- University of Utah’s Veterans Center offers support
- Virginia Price: A view from inside the Sarah Daft Home
- Aging in Salt Lake City
Beat me into aging
I learned a lot in the Voices of Utah class this semester. Basically, what I learned is that there is a lot I need to learn to become comfortable calling myself a journalist. The journey isn’t complete, and won’t be even after graduation. There are so many wrinkles to make your writing more clear, palatable and functional that I did not know before I registered for this class.
Maybe that’s why you rarely see a young editor at a prominent newspaper.
Another valuable lesson I gleaned is what it takes to be an excellent journalist, or what we call “taking your work up the ladder of excellence.” As a competitor for journalism jobs in the workforce I want to be the best applicant I can be. This class has prepared me for what employers will expect from me now and in the future.
What I learned relates directly to the uniqueness of the class. You are not able to choose a beat; a beat chooses you, which mirrors the professional world. For me, writing about things I am familiar with and interested in is very easy while writing about things that bore me is very difficult.
By implementing the skills taught in this class I can write about anything no matter my disposition toward the subject. This will be a valuable tool going forward in the field of communication.
I have the bad habit of wanting to perfect complex processes too soon and the aging beat taught me about patience and perseverance — not only with the lessons in class, but in the stories of the individuals I interviewed.
My plans for the future
I have learned that I still need to polish my skills before I can call myself an accomplished journalist. Anyone can slather words onto paper and say they’ve done a good job, but too few writers can entertain with informative and insightful writing. I want to be in the latter group.
I plan on taking more journalism classes and maybe interning at a newspaper so I can work on my weaknesses and enrich my strengths. Two of the things I really need to work on are focus and structure. I also want to get the Associated Press Stylebook memorized as best I can so that I can be more creative without feeling insecure about my stylistic choices.
I was born in a small suburb south of Chicago, Illinois, called Blue Island. I arrived in Utah after being stationed at Hill Air Force Base in 2001; in fact, my first official day at work as an airman in the 649th Munitions Squadron was September 11, 2001. Although I enjoyed my time in the military, the job did not suit my peaceful sensibilities or my inclination toward helping others.
Working with kids, whether it be mentoring, coaching, or teaching, is my passion. My dream, as grandiose as it sounds, is to enact change in the urban areas of America by developing social and athletic programs, promoting education and creating community solidarity activities to counteract the influence of gangs, drugs and sedentary lifestyles.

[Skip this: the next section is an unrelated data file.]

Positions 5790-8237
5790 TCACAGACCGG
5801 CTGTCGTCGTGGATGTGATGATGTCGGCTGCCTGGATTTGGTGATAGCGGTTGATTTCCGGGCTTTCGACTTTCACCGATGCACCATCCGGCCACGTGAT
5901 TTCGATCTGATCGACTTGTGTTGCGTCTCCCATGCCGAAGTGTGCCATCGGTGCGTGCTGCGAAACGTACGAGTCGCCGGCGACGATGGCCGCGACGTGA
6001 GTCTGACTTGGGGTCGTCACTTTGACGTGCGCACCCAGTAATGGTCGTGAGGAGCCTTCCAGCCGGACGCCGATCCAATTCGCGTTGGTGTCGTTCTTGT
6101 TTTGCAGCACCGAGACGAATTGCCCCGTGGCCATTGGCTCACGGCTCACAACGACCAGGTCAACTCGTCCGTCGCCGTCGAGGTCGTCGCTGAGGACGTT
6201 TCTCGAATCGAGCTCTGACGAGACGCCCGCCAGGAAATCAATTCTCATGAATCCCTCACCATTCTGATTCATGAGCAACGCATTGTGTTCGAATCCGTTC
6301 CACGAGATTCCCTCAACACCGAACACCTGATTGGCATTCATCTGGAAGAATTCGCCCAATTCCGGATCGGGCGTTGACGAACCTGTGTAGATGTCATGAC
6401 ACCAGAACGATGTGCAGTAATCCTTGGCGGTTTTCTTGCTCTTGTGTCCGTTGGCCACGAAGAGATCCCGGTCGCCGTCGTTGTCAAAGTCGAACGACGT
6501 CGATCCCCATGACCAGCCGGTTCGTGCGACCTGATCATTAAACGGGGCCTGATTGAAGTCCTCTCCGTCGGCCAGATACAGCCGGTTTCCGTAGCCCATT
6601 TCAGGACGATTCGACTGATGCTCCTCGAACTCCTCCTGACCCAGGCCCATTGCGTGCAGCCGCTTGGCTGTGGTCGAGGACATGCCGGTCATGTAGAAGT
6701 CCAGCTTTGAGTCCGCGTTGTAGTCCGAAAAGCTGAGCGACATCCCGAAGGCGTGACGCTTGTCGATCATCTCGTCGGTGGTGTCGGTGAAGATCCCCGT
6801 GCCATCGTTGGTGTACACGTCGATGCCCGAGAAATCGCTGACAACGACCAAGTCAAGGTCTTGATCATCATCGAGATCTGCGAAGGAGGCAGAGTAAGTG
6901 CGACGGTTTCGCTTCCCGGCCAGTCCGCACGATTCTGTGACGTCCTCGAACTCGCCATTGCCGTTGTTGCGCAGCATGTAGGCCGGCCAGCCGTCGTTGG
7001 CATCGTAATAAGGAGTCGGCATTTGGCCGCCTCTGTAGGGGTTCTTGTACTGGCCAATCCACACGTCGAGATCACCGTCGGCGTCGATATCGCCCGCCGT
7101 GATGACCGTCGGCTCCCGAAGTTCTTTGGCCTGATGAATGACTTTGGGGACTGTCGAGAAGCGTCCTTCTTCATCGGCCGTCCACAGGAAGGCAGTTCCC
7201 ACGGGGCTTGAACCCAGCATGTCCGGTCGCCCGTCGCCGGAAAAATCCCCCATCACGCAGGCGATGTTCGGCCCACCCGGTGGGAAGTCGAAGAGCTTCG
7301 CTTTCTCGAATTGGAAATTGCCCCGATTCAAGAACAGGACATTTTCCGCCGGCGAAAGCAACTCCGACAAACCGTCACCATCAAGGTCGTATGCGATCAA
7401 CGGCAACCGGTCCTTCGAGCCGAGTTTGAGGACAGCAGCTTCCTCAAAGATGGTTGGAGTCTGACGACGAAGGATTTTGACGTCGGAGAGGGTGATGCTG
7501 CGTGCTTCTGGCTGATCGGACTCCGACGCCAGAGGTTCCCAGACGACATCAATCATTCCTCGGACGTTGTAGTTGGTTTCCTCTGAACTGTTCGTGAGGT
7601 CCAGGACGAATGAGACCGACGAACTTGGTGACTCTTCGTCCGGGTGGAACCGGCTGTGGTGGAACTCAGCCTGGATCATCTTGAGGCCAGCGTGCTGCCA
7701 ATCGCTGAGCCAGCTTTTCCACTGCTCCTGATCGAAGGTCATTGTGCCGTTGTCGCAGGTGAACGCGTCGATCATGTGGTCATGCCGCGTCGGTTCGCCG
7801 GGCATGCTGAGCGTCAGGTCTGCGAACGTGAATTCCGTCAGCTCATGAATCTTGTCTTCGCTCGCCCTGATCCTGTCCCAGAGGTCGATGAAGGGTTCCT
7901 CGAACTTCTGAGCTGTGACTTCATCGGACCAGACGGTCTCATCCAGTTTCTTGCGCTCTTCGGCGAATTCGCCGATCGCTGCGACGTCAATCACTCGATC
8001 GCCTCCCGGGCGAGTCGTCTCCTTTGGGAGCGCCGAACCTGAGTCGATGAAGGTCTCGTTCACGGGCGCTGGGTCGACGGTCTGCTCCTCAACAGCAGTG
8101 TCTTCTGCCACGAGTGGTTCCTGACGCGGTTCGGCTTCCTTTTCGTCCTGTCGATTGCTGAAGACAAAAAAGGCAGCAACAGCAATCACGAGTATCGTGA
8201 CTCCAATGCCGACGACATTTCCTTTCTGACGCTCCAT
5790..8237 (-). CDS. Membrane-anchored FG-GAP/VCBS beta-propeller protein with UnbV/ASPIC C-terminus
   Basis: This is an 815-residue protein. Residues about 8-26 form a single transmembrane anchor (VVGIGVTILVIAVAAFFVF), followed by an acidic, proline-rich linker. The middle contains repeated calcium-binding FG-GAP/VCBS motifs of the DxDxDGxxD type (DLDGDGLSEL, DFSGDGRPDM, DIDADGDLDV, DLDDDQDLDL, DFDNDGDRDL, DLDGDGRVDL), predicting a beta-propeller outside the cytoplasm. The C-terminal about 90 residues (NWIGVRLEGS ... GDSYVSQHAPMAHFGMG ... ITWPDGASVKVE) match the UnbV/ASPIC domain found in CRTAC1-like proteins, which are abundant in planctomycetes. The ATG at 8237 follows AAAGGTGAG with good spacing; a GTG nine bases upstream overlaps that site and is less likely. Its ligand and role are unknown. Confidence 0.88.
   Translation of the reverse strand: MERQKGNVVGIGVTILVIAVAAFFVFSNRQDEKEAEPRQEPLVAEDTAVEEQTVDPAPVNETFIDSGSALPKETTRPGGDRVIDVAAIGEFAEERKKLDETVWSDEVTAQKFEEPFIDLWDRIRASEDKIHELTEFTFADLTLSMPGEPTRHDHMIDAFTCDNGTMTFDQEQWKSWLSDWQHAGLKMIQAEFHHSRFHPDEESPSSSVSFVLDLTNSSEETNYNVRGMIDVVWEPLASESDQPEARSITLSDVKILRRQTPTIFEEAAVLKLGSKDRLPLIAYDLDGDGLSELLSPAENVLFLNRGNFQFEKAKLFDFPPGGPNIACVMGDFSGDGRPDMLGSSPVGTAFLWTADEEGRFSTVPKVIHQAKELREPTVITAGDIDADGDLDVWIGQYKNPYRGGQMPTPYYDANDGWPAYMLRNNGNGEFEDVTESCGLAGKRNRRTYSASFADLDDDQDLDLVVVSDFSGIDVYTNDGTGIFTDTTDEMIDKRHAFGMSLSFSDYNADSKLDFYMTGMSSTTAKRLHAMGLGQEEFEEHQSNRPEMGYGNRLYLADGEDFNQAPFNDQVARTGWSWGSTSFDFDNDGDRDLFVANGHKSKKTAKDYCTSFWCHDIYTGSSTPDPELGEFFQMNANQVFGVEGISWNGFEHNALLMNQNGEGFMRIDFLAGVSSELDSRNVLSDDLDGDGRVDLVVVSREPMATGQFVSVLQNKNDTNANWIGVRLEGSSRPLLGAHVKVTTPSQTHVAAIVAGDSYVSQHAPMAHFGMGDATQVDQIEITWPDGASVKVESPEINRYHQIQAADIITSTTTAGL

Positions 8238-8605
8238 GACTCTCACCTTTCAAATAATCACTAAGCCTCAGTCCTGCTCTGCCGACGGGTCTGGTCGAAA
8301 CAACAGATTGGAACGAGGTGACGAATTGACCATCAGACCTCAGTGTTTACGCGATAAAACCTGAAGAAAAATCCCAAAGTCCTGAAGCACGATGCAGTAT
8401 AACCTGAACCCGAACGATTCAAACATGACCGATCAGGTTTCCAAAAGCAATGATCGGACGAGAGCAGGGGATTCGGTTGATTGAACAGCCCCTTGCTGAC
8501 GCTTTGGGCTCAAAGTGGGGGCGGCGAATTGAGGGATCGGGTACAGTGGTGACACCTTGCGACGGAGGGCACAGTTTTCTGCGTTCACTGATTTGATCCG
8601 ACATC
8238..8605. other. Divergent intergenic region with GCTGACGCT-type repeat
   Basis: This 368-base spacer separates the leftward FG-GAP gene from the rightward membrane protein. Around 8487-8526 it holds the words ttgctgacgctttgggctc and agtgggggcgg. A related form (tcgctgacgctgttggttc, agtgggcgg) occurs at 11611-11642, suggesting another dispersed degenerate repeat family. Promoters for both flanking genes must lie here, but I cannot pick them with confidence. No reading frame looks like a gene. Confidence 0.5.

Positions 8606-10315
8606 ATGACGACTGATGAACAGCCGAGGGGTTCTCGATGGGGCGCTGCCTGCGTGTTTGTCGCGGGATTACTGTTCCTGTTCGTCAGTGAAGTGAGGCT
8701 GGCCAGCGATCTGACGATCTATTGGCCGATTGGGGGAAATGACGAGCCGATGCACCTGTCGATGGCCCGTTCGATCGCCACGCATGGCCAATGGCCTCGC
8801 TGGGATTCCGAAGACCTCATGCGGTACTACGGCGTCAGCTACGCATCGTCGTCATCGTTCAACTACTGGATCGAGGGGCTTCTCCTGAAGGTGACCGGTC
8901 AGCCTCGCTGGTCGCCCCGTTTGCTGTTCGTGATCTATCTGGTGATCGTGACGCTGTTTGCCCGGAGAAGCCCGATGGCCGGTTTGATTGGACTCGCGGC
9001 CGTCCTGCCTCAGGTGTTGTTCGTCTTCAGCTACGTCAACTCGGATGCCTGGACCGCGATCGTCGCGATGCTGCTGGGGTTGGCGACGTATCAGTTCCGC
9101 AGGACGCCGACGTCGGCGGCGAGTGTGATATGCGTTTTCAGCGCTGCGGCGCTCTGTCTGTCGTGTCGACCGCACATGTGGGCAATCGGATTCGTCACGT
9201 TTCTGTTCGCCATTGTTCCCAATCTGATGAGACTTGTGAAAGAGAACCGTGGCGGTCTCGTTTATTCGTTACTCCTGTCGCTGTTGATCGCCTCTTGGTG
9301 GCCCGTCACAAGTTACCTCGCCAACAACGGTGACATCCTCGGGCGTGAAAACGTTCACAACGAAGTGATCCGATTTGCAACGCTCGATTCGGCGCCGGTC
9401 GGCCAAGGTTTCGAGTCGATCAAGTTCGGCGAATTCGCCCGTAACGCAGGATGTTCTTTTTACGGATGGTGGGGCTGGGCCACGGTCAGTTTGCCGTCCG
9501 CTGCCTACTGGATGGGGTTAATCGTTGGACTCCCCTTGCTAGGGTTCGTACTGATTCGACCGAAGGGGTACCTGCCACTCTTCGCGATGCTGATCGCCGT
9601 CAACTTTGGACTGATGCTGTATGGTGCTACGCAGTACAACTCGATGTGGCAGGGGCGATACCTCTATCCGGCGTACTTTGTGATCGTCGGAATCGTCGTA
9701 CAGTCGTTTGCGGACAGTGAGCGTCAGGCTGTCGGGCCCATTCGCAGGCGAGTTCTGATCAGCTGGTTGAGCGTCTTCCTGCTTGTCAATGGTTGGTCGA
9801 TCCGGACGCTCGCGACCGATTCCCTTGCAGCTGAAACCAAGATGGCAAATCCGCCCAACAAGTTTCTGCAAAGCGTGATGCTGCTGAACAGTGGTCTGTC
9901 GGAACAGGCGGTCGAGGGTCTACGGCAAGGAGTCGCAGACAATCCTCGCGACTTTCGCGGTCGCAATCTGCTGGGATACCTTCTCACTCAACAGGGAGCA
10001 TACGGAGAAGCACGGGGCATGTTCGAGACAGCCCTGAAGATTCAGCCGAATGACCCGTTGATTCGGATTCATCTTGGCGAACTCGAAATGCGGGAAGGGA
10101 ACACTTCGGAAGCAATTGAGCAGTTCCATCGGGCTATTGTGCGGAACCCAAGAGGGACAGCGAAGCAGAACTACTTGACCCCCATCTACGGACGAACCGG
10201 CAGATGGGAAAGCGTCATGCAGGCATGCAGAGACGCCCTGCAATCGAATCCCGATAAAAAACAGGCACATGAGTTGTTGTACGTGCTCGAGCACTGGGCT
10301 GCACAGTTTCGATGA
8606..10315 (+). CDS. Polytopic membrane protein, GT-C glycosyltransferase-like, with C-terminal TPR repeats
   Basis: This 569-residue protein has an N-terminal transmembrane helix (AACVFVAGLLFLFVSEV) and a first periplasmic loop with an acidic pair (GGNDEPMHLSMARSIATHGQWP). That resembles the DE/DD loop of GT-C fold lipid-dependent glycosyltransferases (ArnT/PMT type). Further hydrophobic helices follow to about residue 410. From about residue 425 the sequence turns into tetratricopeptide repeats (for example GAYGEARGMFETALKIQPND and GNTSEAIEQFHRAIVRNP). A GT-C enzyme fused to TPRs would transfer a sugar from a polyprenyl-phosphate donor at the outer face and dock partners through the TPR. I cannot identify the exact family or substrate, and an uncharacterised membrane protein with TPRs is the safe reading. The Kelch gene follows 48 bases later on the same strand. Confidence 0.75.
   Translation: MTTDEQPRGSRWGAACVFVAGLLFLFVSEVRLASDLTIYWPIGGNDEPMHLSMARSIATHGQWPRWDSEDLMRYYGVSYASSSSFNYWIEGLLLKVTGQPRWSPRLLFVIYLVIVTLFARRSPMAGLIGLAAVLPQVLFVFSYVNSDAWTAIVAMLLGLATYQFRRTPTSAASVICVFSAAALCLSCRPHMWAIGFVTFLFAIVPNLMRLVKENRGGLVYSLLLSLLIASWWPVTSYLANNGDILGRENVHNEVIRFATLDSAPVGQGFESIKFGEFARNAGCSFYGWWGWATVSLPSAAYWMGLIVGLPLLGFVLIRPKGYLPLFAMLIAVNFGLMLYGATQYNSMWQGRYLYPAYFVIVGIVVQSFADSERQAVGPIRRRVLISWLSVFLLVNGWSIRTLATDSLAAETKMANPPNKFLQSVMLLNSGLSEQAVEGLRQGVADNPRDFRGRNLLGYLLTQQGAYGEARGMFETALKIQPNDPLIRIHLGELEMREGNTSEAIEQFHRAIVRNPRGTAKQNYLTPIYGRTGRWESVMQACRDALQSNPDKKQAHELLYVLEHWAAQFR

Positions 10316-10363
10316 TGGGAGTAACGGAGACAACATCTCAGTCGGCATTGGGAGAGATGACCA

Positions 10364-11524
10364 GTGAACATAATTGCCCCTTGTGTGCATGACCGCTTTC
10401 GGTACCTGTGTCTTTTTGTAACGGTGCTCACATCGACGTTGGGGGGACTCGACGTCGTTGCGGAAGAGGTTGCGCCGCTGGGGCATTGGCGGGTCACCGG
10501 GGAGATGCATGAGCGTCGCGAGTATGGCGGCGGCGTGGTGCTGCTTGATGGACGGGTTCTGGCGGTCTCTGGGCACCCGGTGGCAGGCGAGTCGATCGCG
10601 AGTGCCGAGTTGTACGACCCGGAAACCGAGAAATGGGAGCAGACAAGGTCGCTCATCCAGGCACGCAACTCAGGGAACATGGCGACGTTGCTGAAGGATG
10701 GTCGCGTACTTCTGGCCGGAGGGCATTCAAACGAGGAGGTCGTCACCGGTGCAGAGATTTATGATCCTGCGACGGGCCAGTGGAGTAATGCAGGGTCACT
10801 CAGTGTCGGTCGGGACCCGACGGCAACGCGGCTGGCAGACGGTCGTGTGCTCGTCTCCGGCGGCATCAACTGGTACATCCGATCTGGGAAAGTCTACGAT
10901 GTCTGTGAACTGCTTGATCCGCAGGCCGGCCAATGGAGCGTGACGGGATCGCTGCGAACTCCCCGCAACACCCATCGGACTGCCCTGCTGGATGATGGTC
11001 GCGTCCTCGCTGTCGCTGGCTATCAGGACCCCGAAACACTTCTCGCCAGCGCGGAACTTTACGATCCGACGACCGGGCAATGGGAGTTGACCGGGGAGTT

I plan to earn a bachelor’s degree, to major in communication and ethnic studies, and then go on to earn a master’s degree in social work. Eventually, I’d like to study secondary education as well.
To this end I have been working tirelessly in my spare time. First, I started a nonprofit youth basketball program in Chicago, called Go Getter Basketball, with my cousin. It is still servicing the youth of Chicago’s Southside today.
In West Valley City, I worked as a youth counselor and control room operator at Decker Lake Youth Center for the Juvenile Justice System for about two years before my position was terminated. It was a really fun experience getting to work with troubled youth on a daily basis. I rubbed elbows with social work professionals, attended training that pertains to the social work field and met all sorts of valuable contacts while serving as a counselor and role model for young clients.
I have also coached my son’s little league team, the Mets, in the Avenues Baseball League. For two seasons I have had the pleasure of getting to know nine boys and girls ranging in age from 6 to 8 years old at Lindsey Gardens Park. I learned a lot about patience and have acquired some real world experience managing and organizing young people.
As a Salt Lake Community College Student I spearheaded the Cub Club (as in Bruin Cub), a club that partners with the Boys & Girls Club of Greater Salt Lake and the YMCA to tutor youth, promote education and treat the cubs to free athletic games and SLCC-themed gear. Our third open house for the youth (at the Taylorsville/Redwood Campus) was April 4, 2013.
Academically, my career started off slow but it has gained momentum, as I’ve become more comfortable in my role as a father. Degrees in communication and ethnic studies are just a semester away. I am committed to finishing my college career strong and becoming a venerable example for my son. With a little luck and a lot of hard work I am confident that I can support him in a manner in which he deserves while doing something that I love and serving my community.